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Mon Jun 10, 2019, 04:34 PM

U.S. Customs and Border Protection says photos of travelers into and out of the country were...

Source: The Washington Post



U.S. Customs and Border Protection says photos of travelers into and out of the country were recently taken in a data breach

By Washington Post Staff June 10 at 4:05 PM

On Monday, CBP said it learned last month that the images, which also include license plate photos, were accessed through the network of one of its subcontractors. Customs maintains a database including passport and visa photos. CBP declined to say what images were stolen or how many people were affected.

The CBP database is used at airports as part of a facial-recognition program from the agency.

This is a developing story. It will be updated.

Read more: https://www.washingtonpost.com/news/national/wp/2019/06/10/u-s-customs-and-border-protection-says-photos-of-travelers-into-and-out-of-the-country-were-recently-taken-in-a-data-breach/

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Reply U.S. Customs and Border Protection says photos of travelers into and out of the country were... (Original post)
DonViejo Jun 2019 OP
Historic NY Jun 2019 #1
Igel Jun 2019 #3
bronxiteforever Jun 2019 #2
ZERTErYNOthe Jun 2019 #4
WePurrsevere Jun 2019 #5

Response to DonViejo (Original post)

Mon Jun 10, 2019, 04:51 PM

1. The gang that can't shoot straight is responsible for our safety.......morons.

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Response to Historic NY (Reply #1)

Mon Jun 10, 2019, 06:24 PM

3. In a sense.

"CBP did not name the contractor. It said it learned of the data breach on May 31 and that the subcontractor had transferred copies of the images to its company network in violation of government policies and without the agency’s authorization." https://www.pbs.org/newshour/politics/u-s-customs-says-travelers-images-exposed-in-cyberattack


Regulations, policies, and procedures. Firewalls are only good if you stay on one side and don't let holes get punched through them.

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Response to DonViejo (Original post)

Mon Jun 10, 2019, 05:15 PM

2. This is a big story & Congress needs to find out how many were stolen

We will never get the right answer from the executive branch.
I would love to hear from National Security experts on how bad this is. I will “watch this space”.

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Response to DonViejo (Original post)

Mon Jun 10, 2019, 08:22 PM

4. U.S. Customs and Border Protection says photos of travelers into and out of the country were...

So, a bit of a side rant here, but this is the tip of the iceberg.

* We know that these photos are collected and stored for an indeterminate amount of time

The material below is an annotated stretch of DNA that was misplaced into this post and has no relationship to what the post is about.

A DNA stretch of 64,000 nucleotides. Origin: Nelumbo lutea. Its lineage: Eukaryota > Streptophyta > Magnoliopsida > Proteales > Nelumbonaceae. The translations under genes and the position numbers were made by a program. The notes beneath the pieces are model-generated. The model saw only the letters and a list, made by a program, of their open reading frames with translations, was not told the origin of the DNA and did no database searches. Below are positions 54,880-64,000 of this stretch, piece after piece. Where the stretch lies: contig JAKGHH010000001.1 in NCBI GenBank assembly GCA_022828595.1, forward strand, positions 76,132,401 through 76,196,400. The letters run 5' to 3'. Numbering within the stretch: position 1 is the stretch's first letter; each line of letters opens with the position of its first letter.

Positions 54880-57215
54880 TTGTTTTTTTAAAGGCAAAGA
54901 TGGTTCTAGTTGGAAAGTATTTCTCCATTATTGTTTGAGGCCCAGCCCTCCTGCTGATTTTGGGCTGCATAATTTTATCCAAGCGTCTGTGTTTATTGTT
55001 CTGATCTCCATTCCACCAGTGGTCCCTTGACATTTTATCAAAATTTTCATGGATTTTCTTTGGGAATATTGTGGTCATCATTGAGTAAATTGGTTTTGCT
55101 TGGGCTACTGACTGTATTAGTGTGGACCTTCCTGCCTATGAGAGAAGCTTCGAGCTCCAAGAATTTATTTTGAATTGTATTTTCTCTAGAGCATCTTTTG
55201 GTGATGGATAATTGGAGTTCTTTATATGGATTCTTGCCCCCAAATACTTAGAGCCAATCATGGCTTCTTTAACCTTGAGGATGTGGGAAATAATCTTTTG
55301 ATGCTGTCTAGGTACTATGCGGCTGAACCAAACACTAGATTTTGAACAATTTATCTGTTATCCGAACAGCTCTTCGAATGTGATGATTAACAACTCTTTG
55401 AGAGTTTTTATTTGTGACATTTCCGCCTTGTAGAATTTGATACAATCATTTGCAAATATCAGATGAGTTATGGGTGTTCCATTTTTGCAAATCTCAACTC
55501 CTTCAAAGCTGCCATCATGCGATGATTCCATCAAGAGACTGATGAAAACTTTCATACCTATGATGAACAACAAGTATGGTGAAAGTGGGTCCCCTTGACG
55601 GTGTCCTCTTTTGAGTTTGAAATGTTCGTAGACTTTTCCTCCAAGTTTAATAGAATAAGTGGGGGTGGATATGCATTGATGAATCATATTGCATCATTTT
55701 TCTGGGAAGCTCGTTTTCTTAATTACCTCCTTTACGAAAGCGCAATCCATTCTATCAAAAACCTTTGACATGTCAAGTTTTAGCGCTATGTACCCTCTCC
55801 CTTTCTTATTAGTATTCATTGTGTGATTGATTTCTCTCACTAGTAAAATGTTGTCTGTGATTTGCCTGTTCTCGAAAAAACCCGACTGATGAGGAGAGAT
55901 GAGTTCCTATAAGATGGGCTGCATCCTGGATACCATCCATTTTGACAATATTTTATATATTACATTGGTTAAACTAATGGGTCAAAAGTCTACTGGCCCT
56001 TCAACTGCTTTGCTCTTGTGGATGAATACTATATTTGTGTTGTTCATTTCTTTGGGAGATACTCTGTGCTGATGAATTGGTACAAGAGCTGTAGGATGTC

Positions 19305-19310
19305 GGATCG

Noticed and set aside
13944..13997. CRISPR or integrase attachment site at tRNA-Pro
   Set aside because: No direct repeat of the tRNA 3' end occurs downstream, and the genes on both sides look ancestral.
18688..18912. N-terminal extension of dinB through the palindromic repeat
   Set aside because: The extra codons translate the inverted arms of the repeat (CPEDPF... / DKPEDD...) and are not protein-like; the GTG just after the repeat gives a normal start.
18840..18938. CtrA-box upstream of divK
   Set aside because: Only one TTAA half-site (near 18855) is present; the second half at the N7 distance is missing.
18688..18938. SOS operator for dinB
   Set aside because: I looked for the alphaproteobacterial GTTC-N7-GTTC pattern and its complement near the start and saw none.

* We know that license plate readers are deployed in many fixed locations, as well as most patrol cars.
* We know that police have the ability to scan license plates real time, as anyone who has been busted for missing their emissions can tell you (not most people, but yes, I forgot my emissions, and my license plate was scanned as I was doing 70 mph on an 8-lane highway, and I got pulled over for it).
* We have public (garbage trucks in DC) and private entities (Not just airport authorities) scanning and recording licenses and location data. How do they use that data? How long do they store it?
* Red light cameras. I'm not sure how to approach this. We have been told that the data is only stored for violations, yet when FOIA requests have been fulfilled, such as the one for Metro Bus violations, it turns out that video has been saved for years, despite no violation being reported.
* And in DC, we have a program to include private cameras in the government surveillance network.

I'm not against most of these, but there is no public policy regarding any of this. It's the wild-wild-west of digital surveillance.

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Response to DonViejo (Original post)

Mon Jun 10, 2019, 09:37 PM

5. This looks like the same hack reported on 2 weeks ago...

in UK's The Register.

According to WaPo article the agency learned May 31st but the article in The Register was published the 23rd. It's the same company name mentioned and basic story.

https://www.theregister.co.uk/2019/05/23/perceptics_hacked_license_plate_recognition/

Maker of US border's license-plate scanning tech ransacked by hacker, blueprints and files dumped online
Perceptics confirms intrusion and theft, stays quiet on details

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